MANILA – Senators formally filed a petition questioning President Rodrigo Duterte's order for executive department officers and workers to refrain from participating in legislative inquiries by the upper chamber's Blue Ribbon Committee.
In an 81-page suit dated Nov. 10, the petitioners led by Senate President Vicente C. Sotto III asked the Supreme Court to declare the memorandum of Executive Secretary Salvador Medialdea dated Oct. 4, 2021, as "ultra vires" (beyond the powers) and asked the tribunal to prohibit him “from issuing any directives to officials and members of the executive to ignore and/or refuse to comply with orders from the Senate.”
The lawmakers sought a status quo order and a temporary restraining order to stop the enforcement of the memorandum.
Health Secretary Francisco T. Duque III was also included in the petition as a nominal respondent.
The petitioners said memorandum “will not only deprive citizens of the opportunity to accurately formulate their opinions on this important public matter but also hinder their ability to effectively communicate their concerns to their representatives and other government officials through the various legal means allowed by their freedom expression”.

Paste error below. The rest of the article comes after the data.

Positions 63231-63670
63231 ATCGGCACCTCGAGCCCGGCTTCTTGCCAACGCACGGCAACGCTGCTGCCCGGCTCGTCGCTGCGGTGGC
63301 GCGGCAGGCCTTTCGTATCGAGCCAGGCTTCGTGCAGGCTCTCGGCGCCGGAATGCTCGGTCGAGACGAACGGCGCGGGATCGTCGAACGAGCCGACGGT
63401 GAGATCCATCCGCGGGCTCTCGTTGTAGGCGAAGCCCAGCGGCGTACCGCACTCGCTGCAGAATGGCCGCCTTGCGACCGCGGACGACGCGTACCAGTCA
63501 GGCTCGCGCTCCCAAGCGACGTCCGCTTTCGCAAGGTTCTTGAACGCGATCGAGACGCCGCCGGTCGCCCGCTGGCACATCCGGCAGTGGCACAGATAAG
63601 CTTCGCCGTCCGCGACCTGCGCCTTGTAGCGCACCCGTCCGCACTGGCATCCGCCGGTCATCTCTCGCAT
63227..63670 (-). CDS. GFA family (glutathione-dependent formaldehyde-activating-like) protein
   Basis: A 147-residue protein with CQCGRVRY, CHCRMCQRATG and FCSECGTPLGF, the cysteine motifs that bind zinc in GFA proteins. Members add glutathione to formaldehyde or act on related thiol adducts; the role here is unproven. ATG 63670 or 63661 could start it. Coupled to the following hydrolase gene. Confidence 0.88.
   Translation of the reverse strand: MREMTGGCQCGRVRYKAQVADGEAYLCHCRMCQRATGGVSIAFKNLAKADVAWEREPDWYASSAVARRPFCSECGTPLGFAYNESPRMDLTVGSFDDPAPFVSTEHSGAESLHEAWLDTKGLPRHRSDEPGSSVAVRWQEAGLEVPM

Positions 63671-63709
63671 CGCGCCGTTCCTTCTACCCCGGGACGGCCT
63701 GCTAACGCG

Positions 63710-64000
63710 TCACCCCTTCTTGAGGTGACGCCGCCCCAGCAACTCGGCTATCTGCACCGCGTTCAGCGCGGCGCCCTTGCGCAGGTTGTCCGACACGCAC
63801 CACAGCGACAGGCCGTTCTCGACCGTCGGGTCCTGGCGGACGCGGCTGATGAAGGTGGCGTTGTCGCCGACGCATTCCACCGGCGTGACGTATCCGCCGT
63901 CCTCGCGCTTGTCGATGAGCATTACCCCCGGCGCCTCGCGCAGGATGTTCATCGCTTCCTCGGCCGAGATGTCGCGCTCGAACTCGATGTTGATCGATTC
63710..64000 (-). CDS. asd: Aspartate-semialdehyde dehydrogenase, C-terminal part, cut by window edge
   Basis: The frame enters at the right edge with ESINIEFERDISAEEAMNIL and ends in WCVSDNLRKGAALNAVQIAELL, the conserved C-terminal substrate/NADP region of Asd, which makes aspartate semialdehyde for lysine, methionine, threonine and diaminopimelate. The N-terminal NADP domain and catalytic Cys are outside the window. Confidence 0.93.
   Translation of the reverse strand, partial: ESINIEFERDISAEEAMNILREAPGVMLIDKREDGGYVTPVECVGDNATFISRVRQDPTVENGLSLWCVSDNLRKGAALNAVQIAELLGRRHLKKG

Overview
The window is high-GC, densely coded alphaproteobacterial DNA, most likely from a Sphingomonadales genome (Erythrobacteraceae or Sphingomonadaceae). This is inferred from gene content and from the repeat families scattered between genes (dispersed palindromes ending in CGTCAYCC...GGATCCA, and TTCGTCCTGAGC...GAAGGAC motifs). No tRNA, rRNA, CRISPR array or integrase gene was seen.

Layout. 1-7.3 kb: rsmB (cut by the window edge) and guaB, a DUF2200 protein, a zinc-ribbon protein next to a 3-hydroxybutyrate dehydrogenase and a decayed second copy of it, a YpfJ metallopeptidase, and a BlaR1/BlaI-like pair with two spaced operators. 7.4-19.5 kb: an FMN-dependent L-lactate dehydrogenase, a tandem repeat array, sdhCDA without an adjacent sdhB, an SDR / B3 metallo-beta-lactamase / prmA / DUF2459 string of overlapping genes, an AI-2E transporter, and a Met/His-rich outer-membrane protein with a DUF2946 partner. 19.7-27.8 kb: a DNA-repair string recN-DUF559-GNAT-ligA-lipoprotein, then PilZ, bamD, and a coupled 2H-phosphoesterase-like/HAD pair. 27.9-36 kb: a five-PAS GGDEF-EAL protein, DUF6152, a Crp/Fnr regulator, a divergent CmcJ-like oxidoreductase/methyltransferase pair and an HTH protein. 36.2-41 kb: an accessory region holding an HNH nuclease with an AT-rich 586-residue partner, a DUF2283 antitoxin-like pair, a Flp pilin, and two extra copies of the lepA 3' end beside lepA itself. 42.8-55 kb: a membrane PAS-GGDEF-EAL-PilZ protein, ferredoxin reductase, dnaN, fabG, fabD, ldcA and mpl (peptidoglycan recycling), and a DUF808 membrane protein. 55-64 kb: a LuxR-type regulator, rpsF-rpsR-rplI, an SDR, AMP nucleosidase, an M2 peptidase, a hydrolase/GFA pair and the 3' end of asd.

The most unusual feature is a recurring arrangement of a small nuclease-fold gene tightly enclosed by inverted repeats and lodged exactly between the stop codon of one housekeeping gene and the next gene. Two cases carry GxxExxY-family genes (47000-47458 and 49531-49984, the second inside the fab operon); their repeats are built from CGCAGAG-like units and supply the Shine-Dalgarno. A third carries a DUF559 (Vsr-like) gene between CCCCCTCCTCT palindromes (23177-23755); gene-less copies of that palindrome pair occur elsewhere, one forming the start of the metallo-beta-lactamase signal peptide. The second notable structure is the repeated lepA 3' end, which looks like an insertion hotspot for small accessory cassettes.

They also claimed the memorandum deprives the people of their right to information on matters of public concern.
On Nov. 3, President Duterte lashed out at two senators investigating supposed deficiencies in the government's Covid-19 pandemic spending, stressing that he would not be elected as the country’s president if he was corrupt like them.
In his pre-recorded public address, Duterte told Senator Richard Gordon, chair of the Senate Blue Ribbon Committee, and Senator Frank Drilon that they would not be able to find any “loopholes” in the government’s procurement of medical supplies.
Duterte also criticized the ill-timed investigation, noting that the Commission on Audit has pointed out that the transactions for the purchase of emergency supplies during the first days of the pandemic had not been anomalous and that "there had been no overpricing and that the Bayanihan Law rules had been followed.” (PNA)